“Online support groups provide a chance to share information, give and receive social support and gain a sense of empowerment,” states the Susan G. Komen Breast Cancer Foundation on its website. Family and friends are crucial for support, but finding emotional support from those who are going through what you are, and finding medical information from professionals who may monitor support groups can be very comforting and can help you cope.
It should be noted that not everyone is interested in or ready for support groups. Perhaps you don’t feel ready to express your inner feelings or are just not comfortable in such a setting. Everyone reaches a point in their recovery at their own pace when they feel they can participate if they want. Also, if you don’t like the group that you join, you can always quit and find another. There are plenty of them. Here are five that are recommended:
- Breast Cancer.org: This site claims 144,775 members in 73 forums discussing 114,615 topics. The boards are very active. There are loads of topics to ask questions about and opportunities to talk to other posters. Some of the many topics are: “Connecting with Others Who Have A Similar Diagnosis,” “Just Diagnosed,” “Tests, Treatments and Side Effects,” “Day to Day Matters,” “Recovery, Renewal and Hope,” and “Support and Community Connections.” There is also a group for men with breast cancer.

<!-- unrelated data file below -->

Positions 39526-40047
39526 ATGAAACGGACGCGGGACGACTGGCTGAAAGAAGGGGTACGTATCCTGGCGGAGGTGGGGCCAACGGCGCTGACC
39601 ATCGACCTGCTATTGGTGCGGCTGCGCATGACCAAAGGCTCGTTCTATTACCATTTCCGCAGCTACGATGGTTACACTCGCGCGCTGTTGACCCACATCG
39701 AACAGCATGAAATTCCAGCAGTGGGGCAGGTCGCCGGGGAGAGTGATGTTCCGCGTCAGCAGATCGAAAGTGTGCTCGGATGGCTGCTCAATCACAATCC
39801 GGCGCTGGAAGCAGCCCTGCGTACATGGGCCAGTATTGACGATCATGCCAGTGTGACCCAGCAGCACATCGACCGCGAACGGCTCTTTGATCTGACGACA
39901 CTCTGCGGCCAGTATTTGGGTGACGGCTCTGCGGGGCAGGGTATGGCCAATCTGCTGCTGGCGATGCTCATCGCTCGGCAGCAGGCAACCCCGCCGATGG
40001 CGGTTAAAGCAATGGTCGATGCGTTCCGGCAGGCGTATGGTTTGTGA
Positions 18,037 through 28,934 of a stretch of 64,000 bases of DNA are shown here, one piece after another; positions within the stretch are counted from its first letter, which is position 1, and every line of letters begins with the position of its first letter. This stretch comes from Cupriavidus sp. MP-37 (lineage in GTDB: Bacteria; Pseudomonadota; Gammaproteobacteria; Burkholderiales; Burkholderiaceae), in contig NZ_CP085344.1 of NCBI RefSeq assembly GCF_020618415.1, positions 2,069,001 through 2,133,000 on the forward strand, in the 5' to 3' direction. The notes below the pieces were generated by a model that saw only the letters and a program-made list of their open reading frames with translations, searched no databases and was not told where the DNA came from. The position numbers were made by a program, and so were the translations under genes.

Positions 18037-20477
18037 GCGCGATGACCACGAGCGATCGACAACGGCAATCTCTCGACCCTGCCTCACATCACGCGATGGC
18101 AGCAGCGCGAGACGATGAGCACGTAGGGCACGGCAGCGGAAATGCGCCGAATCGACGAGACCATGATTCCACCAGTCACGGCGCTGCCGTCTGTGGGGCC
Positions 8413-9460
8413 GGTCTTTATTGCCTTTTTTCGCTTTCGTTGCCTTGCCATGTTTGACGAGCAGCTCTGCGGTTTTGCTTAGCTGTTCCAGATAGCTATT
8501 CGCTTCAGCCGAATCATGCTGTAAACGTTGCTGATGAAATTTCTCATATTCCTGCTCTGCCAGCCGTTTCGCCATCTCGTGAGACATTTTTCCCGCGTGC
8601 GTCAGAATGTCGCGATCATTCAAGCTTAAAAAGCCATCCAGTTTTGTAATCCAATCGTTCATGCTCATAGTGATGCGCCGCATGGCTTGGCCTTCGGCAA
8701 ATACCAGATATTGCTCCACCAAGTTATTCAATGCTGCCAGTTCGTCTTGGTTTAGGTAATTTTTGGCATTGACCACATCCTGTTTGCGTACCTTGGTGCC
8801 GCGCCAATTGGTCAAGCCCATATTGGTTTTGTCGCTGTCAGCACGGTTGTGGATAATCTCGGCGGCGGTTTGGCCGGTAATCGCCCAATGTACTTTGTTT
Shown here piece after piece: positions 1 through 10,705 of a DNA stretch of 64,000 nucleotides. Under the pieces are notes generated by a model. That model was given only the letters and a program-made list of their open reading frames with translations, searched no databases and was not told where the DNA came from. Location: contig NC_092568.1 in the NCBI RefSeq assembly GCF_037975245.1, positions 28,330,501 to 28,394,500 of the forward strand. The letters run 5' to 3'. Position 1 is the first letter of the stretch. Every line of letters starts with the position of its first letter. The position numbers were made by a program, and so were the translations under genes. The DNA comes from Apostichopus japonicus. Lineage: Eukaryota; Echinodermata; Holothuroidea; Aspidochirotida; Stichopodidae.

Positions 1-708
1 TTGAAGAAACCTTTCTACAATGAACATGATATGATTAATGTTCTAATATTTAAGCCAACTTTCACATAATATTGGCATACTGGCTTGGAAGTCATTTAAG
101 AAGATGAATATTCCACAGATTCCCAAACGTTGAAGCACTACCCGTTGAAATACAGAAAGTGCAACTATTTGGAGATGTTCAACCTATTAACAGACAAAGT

- Young Survival Coalition Forums: Here is a community that specializes in young breast cancer patients and survivors. Their general boards have 30,227 topics. Categories include a group called “Under 30.” Others are “Support for Friends and Family,” “Lesbian, Bisexual and Transgender Topics,” and groups for Latinas, Asians, and those of Black/African descent. There are groups for dating and parenting issues.
- Cancer Support Community: Online groups are led by licensed mental health professionals. There are discussion boards and you can create your own web page to keep in touch with family and friends. Real-time groups meet once a week for 90 minutes and are run by trained moderators who specialize in the particular area for which you are seeking support. There are also groups for caregivers and those in bereavement. You can get support, and give it to others.
- What Next.com: What Next is a large community connected to the American Cancer Society (ACS). You can read others’ experiences, share your own and ask and answer questions. For example, there is a “treatment experiences” discussion group. Members discuss lumpectomy (1279 participants), mastectomy (759), breast reconstruction (297) and double mastectomy (857). Other groups discuss drugs, chemo, radiation therapy (internal and external), and hormone therapy. You can also watch members talk about their experiences on videos.
- Cancer Support Network: Another group connected to the ACS, this group is for peer support. There are discussion boards and chat rooms on a wide array of subjects. It’s a community to share experiences, interests and feelings. It is not the place to go for medical information and facts. You should seek that from the ACS or your healthcare provider. You can create your own support group with other members and create your own “CSN My Space,” where you can post photos, a blog, audio, and other features.
Studies have shown the positive effects of support groups on cancer patients and victims of other diseases. These pluses include better ability to cope, higher quality of life, and one study showed an increase in longevity. There was a corresponding decline in three stressors: unwanted aloneness, loss of control, and loss of hope. Depression lessened and “zest for life” increased. Give it a try.